Pakistan Prime Minister Shahid Khaqan Abbasi said that Friday’s murder of an exchange student among the 10 dead at Santa Fe High School outside Houston demonstrated that “extremism is not the problem of any single country or region, but the whole world is affected by it.”
Eight students and two teachers were gunned down in the attack. Suspect Dimitrios Pagourtzis, 17, allegedly used his father’s shotgun and .38 caliber handgun; he was arrested after a 25-minute shootout with authorities on campus. Pagourtzis allegedly told police that he spared people he liked.
Shana Fisher, 16, who was hounded for a date by the shooter but turned him down, reportedly told her mother two weeks before the attack that Pagourtzis would kill her. “I know he had pestered her to go out with him. She kept telling him no. For one, he supposedly already had a girlfriend. And two, she just didn’t have feelings for the boy,” her father Timothy Thomas told the Daily Mail.
“He had told her himself he was going to kill her. He was walking around planning this in his head for weeks,” Thomas said. “Shana said that if he came into the school with a gun and killed her, she would haunt him for the rest of his life.”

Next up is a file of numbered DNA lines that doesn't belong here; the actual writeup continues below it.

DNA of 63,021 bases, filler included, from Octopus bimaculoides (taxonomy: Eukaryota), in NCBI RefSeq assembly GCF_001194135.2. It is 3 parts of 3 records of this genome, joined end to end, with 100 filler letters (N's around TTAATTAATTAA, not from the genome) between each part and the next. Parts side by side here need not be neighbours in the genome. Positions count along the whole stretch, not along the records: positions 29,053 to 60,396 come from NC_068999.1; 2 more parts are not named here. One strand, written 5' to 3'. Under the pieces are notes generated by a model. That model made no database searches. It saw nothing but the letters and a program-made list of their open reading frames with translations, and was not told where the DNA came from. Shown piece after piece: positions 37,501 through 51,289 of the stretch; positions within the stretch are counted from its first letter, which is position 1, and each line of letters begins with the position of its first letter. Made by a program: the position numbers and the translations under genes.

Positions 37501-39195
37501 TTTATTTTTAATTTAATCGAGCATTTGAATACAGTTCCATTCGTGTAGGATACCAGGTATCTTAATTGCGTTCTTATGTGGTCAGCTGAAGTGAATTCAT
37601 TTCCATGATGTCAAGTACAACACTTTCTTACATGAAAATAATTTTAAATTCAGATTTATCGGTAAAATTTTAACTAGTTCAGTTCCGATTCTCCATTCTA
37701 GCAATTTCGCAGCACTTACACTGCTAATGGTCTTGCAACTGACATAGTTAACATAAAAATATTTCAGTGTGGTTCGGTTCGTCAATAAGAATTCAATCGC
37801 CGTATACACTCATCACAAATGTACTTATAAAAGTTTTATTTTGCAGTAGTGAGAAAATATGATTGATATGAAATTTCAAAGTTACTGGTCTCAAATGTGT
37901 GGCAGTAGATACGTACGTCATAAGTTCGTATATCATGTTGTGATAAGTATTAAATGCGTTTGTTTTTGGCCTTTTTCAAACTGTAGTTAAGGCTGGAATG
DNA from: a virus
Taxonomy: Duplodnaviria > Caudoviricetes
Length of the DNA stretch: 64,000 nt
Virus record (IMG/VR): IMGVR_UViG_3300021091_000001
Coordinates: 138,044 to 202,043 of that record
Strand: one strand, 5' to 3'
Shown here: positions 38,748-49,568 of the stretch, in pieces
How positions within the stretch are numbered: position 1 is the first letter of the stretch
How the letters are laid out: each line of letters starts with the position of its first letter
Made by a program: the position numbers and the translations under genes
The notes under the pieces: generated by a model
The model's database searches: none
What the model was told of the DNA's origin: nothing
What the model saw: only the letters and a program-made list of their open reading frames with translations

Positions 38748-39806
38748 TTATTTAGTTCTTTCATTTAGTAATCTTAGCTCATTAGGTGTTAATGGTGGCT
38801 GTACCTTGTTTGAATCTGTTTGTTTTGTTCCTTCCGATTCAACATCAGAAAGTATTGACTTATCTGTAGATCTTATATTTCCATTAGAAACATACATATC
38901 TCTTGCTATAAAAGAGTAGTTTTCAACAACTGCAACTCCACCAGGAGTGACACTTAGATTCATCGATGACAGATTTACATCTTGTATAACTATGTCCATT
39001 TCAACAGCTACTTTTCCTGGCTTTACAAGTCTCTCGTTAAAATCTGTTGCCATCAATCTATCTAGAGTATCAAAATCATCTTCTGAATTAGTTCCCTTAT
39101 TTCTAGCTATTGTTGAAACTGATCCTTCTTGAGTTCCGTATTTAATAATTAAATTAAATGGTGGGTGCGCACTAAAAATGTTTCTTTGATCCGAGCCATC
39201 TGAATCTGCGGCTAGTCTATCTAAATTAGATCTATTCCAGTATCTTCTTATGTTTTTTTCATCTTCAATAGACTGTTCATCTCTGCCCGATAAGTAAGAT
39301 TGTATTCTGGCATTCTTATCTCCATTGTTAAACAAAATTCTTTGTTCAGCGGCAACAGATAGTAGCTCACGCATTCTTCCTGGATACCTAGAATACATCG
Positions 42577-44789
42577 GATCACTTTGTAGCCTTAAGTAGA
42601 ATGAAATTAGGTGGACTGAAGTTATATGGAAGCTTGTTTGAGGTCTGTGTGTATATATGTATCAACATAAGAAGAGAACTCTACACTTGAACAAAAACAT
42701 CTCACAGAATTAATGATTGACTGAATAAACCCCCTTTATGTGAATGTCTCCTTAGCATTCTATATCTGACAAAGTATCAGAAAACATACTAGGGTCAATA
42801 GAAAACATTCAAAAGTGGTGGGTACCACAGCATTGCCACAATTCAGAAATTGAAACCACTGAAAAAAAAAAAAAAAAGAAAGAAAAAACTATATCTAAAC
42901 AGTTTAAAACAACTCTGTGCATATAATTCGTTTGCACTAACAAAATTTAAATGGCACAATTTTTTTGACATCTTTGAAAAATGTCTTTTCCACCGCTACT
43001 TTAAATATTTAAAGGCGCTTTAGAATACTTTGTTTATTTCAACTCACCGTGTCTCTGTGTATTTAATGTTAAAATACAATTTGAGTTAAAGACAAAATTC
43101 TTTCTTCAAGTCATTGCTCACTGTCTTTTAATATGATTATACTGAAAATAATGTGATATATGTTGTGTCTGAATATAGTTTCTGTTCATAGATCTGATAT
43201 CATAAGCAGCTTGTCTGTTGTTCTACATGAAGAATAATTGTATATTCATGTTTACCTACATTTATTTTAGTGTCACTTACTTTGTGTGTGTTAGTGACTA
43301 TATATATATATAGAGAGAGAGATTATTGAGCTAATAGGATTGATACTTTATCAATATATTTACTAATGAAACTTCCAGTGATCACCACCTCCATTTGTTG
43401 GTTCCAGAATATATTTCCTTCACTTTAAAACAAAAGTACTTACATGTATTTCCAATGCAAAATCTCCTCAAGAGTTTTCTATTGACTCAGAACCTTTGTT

The body of Pakistani exchange student Sabina Sheikh, 17, was being returned to her home country today after a Sunday funeral in Houston. She had been in the United States for 10 months on a State Department exchange program and was due to return to her family next month.
“Sabika was in the United States on the State Department-sponsored Youth Exchange and Study program, helping to build ties between the United States and her native Pakistan,” Secretary of State Mike Pompeo said in a statement Saturday. “Sabika’s death and that of the other victims is heartbreaking and will be mourned deeply both here in the United States, and in Pakistan.”
Sabika was the oldest of four children, from a working-class neighborhood of Karachi. Abbasi visited the family Sunday, declaring “Sabika was a brilliant student and the entire nation is saddened by her death.”
“I kept calling her and sent her messages on WhatsApp. Never before had my daughter failed to reply,” Sabika’s father Abdul Aziz Sheikh said. “We are still in a state of denial. It is like a nightmare.”
Sabika’s uncle Colonel Haider told Dawn newspaper that the student “often spoke about issues such as women’s rights and women empowerment. She would speak to her cousins and friends about these things, too, trying to open up their minds to issues and good causes.”
“She would say herself that she was not interested in studying medicine or engineering. She wanted to fight for people’s rights. We were sure she would grow up to be a social activist,” her uncle said. “Who knew she had such a short life.”
He added that Sabika’s mother “is still in the denial, still praying to God that there has been some kind of a mix-up and Sabika is fine.”